Written by Nick

June 25th, 2013 at 6:54 pm

Gigs & Appearances: Advertising Week 2012 and Now / Next / Why New York

Ahh, Advertising Week. Because the day-to-day celebration of ad culture just isn’t enough.

I’m going to be speaking on two panels. I will plug them thusly:

 

GIVE TO GET: BUILDING BRAND THROUGH SERVICE INNOVATION

Mon Oct 1 2012 – 9:00 AM
B.B. King Blues Club

Putting service at the center of your brand may be the next evolution of your marketing; innovation through service design is what will attract customers, turn them into advocates, create buzz about your product, and save customers with whom you #fail.

 
PRODUCTS, PROCESS AND PROGRESS

Tue Oct 2 2012 – 12:30 PM
B.B. King Blues Club

“Brand-led development”, it’s a subject that’s currently on the tip of every marketer’s tongue. This lively discussion, hosted by The Barbarian Group’s President, Sophie Kelly, will explore the new imperatives that larger brand marketers need to adapt in order to effectively build, refine and optimize longstanding products.

 

Of course, if you’re in NYC October 9, you should be at Contagious’ bi-annual look at what’s important, Now / Next / Why. I’m heading over to London next week to speak at that installment, then back again to talk at the Stateside version. My topic? Sponsorship Activation & Amplified Live.

Sponsorship Activation & Amplified Live /
The time we spend interacting with entertainment is often precious and pure. Distractions are not necessary, nor appreciated. Finally, a new generation of brands is beginning to reimagine the art of sponsorship activation, justifying their ticket to the game not just with a bulging wallet, but with a genuine offering to enhance, improve and augment the experiences for fans.
Contagious will showcase how and why brands are adding value for fans, not noise. From Coca-Cola turning an exclusive corporate box at a football ground into a dormitory for cash-strapped fans, to Kopparberg’s music festival playlist app on Facebook, brands are making their sponsorship dollars work harder to become an indispensable part of the events they support.

We’re also debuting our take on Marketing as Service Design, something we haven’t talked about yet over here. Some of the elements we’ll be discussing at Now / Next / Why in New York on October 9 will come into play during the panels.

We do a special edition publication for Now Next Why, and we just put that to bed last week. It’s looking great. Give me a shout if you can come out, so we can say hi.

Written by Nick

September 23rd, 2012 at 9:57 am

Meat Sweats #1 arrives

Friend Krista Freibaum sent over her latest project, Meat Sweats, a Newspaper Club-stylee compendium of illustrations and comics themed around rad flesh.

Everyone’s got a page, with front and back cover from Anthony Sperduti. I enjoyed David Shamoon‘s history of drinkable meat and Zoe Turnbull‘s meditation on how her Brussels Griffon would taste. I’d reckon the latter would be stringy and probably best in a stew.

They’re Tumbrling around the web at meatsweatszine.com, though, format-wise, the mag itself is a sort of paper Tumblr. I’ve got an extra copy. Shout in the comments with your nastiest meat story and I’ll send it your way.

 

Written by Nick

November 13th, 2011 at 11:13 pm

Posted in Art,Big Ups,Mags,Mailbag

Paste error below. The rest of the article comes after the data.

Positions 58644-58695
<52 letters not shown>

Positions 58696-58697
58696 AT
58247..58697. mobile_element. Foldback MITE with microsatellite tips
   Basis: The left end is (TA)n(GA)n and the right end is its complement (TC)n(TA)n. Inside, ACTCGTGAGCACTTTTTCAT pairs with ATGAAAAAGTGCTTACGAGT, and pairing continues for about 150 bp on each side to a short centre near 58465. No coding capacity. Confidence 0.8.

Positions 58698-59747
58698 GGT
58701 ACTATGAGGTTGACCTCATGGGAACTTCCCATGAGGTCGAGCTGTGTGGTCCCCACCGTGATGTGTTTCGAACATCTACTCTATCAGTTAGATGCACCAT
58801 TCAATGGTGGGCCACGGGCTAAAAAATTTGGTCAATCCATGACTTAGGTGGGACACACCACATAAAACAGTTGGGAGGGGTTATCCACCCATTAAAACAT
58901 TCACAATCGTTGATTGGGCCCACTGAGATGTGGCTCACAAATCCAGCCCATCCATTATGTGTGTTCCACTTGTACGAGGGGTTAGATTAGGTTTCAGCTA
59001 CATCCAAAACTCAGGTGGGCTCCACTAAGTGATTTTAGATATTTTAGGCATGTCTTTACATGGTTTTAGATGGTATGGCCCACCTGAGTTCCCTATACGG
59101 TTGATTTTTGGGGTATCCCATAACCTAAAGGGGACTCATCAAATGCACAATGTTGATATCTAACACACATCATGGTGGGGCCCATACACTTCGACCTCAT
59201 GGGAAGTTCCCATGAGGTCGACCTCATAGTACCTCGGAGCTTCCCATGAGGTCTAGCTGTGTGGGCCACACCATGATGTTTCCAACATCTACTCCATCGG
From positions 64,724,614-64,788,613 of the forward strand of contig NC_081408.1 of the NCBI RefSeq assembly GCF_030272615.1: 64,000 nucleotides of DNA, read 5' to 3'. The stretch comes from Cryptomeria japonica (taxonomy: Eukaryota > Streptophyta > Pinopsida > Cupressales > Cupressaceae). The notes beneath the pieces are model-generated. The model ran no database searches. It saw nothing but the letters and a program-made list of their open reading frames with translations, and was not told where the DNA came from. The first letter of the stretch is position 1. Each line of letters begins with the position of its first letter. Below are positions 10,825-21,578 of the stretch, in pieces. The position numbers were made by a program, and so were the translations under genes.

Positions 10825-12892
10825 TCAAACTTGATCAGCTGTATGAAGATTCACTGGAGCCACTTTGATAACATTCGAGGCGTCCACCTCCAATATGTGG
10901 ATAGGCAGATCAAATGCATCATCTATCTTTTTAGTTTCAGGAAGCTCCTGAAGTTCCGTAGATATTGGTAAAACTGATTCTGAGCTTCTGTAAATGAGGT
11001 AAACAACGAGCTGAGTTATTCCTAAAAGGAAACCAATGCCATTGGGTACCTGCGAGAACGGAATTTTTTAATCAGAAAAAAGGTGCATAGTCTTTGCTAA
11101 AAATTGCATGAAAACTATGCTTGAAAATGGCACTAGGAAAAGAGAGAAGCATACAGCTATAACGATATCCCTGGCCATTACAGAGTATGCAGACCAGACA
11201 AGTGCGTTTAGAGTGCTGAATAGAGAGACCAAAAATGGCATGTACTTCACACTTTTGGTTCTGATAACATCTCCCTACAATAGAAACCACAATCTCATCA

Applause: RDTN.ORG

 

 

 

 

 

 

 

 

 

 

 

 

 

 

 

 

In times of crisis like the world has been watching for the last week or so in Japan, our contributions to alleviate suffering will not entirely be counted in dollars. More and more the tools we build to help those afflicted return to a peaceful existence will be measured as essential.

I’m proud of some friends that joined together to build a hub for measuring the radiation levels in Japan, and hope their effort will bring calm to a few of the many lives changed by the crisis.

The ongoing nuclear crisis in Japan has highlighted our collective reliance on trusted sources. With conflicting reports of radiation levels in affected areas, Portland-based Uncorked Studios has built a way to report and see data in an unbiased format. Inspired by talking heads on news programs who could at best speculate about the nuclear crisis based on the dearth of data, Uncorked decided to create a platform that will crowd-source data to individuals, volunteers, and experts.

Introducing rdtn.org, a website that aggregates radioactivity data from throughout the world in order to provide real-time hyper-local information about the status of the Japanese nuclear crisis. The site is not meant as a replacement for government nor nuclear agencies. Our hope is that clear data will provide additional context to the official word in these rapidly changing events. While the site will focus primarily on readings from Japan, it will also incorporate data from the West Coast of the United States, hoping perhaps to quell the fires of paranoia that stem from a lack of credible information about radiation, the jet stream and its potential effect on US citizens.

We welcome users’ thoughts on how to improve the site/functionality, and appreciate any insight or feedback that will provide a richer understanding of this crisis. We will continue to implement improvements and functionality as soon as possible.

If you are interested in contributing in an official capacity, either as a scientist, journalist, or member of a government agency, please contact us at info@rdtn.org.

RDTN.ORG.

Written by Nick

March 21st, 2011 at 2:49 pm